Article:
Shakespeare may have written Julius Caesar to be the first of his plays to take the stage at his acting company’s new Globe theater in 1599. At this important point in his career as a playwright, Shakespeare turned to a key event in Roman history. Many people in the Renaissance were passionately interested in the story of Caesar’s death at the hands of his friends and fellow politicians. There was much debate about who were the villains and who were the heroes. According to the fourteenth-century Italian poet Dante, Brutus and Cassius, the foremost of the conspirators who killed Caesar, were traitors who deserved an eternity in hell. But in the view of Shakespeare’s contemporary Sir Philip Sidney, Caesar was a rebel threatening Rome, and Brutus was the wisest of senators.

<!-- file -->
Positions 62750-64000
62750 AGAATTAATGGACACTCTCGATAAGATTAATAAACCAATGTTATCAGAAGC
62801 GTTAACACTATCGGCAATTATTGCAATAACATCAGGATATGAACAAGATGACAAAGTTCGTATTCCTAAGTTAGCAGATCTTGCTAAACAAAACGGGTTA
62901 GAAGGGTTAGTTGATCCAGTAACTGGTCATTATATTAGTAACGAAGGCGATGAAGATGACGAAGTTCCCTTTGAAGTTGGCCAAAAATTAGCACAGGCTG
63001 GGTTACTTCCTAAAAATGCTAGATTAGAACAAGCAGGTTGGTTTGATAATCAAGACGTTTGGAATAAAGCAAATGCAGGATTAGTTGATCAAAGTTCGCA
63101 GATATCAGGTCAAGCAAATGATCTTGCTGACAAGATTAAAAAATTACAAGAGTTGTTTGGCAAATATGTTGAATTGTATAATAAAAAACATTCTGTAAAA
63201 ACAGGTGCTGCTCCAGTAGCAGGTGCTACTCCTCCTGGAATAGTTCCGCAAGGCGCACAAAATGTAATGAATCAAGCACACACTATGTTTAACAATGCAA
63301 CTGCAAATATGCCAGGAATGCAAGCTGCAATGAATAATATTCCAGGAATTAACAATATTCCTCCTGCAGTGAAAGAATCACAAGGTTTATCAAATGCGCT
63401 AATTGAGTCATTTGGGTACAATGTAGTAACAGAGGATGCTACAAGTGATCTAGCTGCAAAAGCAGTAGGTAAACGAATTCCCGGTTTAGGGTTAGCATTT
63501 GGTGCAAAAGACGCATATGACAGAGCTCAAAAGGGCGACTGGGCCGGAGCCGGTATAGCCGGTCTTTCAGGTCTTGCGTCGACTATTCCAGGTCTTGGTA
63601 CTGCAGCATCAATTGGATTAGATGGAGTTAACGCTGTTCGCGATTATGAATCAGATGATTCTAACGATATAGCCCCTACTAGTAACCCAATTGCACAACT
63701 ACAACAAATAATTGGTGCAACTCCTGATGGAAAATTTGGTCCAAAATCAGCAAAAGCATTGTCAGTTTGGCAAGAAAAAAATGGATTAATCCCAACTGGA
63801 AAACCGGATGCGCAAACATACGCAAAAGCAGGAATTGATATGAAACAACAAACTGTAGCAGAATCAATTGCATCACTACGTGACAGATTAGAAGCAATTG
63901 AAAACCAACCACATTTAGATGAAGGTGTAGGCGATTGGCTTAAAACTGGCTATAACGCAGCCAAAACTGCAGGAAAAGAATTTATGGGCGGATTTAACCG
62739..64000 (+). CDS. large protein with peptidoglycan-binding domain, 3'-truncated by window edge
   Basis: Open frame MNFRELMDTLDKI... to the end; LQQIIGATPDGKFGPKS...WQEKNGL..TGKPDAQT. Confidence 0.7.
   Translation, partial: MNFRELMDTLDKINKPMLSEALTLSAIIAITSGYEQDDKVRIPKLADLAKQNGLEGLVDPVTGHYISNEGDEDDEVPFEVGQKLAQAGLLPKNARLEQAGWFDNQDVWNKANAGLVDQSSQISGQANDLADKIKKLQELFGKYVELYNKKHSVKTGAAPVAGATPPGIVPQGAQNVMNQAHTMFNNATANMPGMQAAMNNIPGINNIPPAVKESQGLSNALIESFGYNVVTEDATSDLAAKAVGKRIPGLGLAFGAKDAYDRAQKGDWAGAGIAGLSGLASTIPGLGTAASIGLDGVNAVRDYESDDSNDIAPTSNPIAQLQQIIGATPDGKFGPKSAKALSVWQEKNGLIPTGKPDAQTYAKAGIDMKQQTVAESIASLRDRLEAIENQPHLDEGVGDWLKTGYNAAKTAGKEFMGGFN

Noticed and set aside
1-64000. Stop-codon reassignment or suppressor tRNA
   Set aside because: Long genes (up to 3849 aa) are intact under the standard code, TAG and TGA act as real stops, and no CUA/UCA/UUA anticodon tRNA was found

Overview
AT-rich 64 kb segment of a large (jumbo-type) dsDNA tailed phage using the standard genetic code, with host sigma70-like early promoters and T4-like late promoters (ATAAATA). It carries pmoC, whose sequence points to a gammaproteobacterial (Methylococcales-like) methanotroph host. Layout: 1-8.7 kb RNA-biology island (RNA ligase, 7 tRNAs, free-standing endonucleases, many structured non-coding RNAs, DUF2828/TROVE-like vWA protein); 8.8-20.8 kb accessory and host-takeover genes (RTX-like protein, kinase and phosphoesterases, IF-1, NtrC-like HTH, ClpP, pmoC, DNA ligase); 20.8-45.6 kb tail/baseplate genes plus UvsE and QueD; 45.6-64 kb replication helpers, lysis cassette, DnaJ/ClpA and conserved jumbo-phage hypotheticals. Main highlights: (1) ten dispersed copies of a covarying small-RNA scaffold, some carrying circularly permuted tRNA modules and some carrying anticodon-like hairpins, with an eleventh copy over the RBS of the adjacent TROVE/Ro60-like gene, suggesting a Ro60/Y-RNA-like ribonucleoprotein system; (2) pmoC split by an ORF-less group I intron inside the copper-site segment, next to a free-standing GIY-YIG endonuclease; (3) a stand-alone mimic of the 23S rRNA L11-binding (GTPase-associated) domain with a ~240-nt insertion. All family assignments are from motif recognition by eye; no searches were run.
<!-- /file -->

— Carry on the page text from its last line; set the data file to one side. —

Shakespeare’s dramatization of Caesar’s assassination and its aftermath has kept this debate alive among generations of readers and playgoers. Is Brutus the true hero of this tragedy in his principled opposition to Caesar’s ambition to become king of Rome? Or is Caesar the tragic hero, the greatest military and civic leader of his era, struck down by lesser men misled by jealousy and false idealism? By continuing to address these questions, our civilization engages not only in the enjoyment of a great play but also in an examination of the ways it chooses to govern itself, whether through the rule of the one (Caesarism, monarchy) or the rule of the many (republicanism).